Mutual recognition of qualifications ‘essential to profession’
European architects have backed the RIBA in urging Brexit negotiators to protect mutual recognition of professional qualifications after Britain leaves the EU.
Protecting the status quo is vital to preserving the pre-eminence of the profession across the continent and its ability to attract the best talent, said Ben Derbyshire, president of the RIBA.
The general assembly of the Architects’ Council of Europe unanimously approved an RIBA motion calling on the council’s (ACE) member organisations to fight for cross-border recognition of professional qualifications (MRPQ), and calls on the European Commission and the UK government to continue to recognise each other’s qualifications after Brexit.
Derbyshire said ACE’s unanimous decision illustrated the strength of feeling across the profession and “sent a clear message” to negotiators on both sides of the Channel.
It also demonstrated the importance of the matter for a “global profession concerned with attracting and retaining the best talent”.
He added: “We are now calling on the European Commission and parliament and the UK government to commit to replicating the provisions of the professional qualifications directive in the Brexit negotiations.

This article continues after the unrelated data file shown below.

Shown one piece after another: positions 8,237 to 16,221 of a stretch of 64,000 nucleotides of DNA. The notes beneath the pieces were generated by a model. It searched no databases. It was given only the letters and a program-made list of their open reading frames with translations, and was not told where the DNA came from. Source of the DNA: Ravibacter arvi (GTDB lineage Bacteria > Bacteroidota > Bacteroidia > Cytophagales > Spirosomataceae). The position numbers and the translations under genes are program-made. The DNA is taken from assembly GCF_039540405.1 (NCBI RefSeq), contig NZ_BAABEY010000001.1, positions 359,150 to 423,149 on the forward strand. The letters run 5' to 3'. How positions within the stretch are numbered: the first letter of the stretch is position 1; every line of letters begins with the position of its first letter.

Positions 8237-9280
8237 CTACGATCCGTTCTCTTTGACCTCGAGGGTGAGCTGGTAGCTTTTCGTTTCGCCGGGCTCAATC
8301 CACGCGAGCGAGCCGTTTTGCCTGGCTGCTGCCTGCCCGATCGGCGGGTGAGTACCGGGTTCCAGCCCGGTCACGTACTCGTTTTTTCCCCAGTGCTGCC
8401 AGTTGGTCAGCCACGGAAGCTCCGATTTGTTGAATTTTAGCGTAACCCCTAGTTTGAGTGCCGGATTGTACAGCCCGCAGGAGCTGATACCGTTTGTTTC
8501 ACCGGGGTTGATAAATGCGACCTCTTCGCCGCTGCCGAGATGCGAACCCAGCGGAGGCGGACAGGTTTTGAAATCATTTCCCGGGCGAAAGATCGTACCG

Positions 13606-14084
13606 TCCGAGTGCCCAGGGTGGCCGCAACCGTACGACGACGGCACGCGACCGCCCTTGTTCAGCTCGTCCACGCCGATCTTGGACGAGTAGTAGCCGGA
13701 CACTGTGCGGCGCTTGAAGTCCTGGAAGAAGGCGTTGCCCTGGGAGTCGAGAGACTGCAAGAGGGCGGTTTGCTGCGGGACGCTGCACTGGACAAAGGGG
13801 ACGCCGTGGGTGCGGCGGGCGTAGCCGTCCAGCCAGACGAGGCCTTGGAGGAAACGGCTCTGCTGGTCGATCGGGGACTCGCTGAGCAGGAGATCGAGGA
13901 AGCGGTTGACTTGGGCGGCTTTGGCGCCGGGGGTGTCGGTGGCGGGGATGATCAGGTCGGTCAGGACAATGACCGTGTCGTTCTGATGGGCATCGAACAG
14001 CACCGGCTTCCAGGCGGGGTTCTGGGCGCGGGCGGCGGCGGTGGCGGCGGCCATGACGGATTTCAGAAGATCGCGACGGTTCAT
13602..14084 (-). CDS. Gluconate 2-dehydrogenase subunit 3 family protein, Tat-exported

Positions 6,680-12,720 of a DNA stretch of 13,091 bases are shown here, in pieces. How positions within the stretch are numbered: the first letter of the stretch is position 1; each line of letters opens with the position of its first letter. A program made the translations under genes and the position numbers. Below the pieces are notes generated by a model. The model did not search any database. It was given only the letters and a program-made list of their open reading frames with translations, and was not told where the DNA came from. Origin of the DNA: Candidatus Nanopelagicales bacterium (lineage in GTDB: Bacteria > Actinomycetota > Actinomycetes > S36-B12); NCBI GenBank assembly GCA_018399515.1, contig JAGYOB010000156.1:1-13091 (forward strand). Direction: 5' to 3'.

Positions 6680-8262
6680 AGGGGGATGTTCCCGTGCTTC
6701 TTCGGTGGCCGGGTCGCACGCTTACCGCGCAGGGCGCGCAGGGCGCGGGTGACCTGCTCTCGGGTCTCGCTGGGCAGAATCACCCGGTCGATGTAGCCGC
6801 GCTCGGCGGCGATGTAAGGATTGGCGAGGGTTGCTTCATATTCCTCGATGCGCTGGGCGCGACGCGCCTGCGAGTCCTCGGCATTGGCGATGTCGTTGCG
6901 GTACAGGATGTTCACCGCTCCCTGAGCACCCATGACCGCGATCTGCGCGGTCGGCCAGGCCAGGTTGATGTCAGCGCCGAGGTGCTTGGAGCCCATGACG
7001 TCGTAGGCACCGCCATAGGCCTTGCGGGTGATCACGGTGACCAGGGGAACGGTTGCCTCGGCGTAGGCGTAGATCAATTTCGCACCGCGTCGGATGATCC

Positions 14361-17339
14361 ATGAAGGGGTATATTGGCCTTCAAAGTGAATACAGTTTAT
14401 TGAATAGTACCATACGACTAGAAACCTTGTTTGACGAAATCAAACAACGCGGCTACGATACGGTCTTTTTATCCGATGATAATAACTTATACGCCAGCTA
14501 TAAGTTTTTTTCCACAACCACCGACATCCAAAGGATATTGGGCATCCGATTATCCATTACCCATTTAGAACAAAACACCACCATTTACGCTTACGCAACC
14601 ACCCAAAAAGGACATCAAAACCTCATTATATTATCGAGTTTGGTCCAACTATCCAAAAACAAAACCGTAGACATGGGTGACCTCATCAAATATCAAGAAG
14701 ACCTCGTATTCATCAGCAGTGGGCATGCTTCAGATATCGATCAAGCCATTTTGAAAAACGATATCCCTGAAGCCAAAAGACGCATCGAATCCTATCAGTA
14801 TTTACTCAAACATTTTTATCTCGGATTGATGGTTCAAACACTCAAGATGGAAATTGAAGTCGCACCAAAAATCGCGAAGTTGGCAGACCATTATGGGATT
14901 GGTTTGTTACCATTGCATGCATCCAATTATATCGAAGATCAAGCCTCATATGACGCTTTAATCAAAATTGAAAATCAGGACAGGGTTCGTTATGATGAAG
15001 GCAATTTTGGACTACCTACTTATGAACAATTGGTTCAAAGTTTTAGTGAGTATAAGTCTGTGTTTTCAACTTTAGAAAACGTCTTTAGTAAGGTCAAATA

“It is vital that EU and UK architects can continue to enjoy the benefits of mutual recognition of professional qualifications after the UK leaves the EU.”
A recent RIBA survey showed architects are concerned that when the UK leaves the EU practices will find it harder to recruit and retain the best talent. This will, in turn, undermine Europe’s reputation for quality and professionalism in architecture around the world, said Derbyshire.
ACE represents the interests of more than 565,000 architects from 31 countries in Europe through its 43 member organisations which are the national regulatory and professional representative bodies in the EU member states, the accession countries, Switzerland and Norway.
What is MRPQ?
MRPQ permits the mobility of professionals within Europe, allowing them to move freely and practice their occupation or provide services abroad. Previously, an architect, doctor or lawyer looking to work in another country would need to go through a complex process of validation – and in many cases requalification – before they could take up a job. MRPQ simplifies this process and significantly reduces the barriers to the movement of skilled professionals, while enabling architectural practices to benefit from the best talent from across Europe.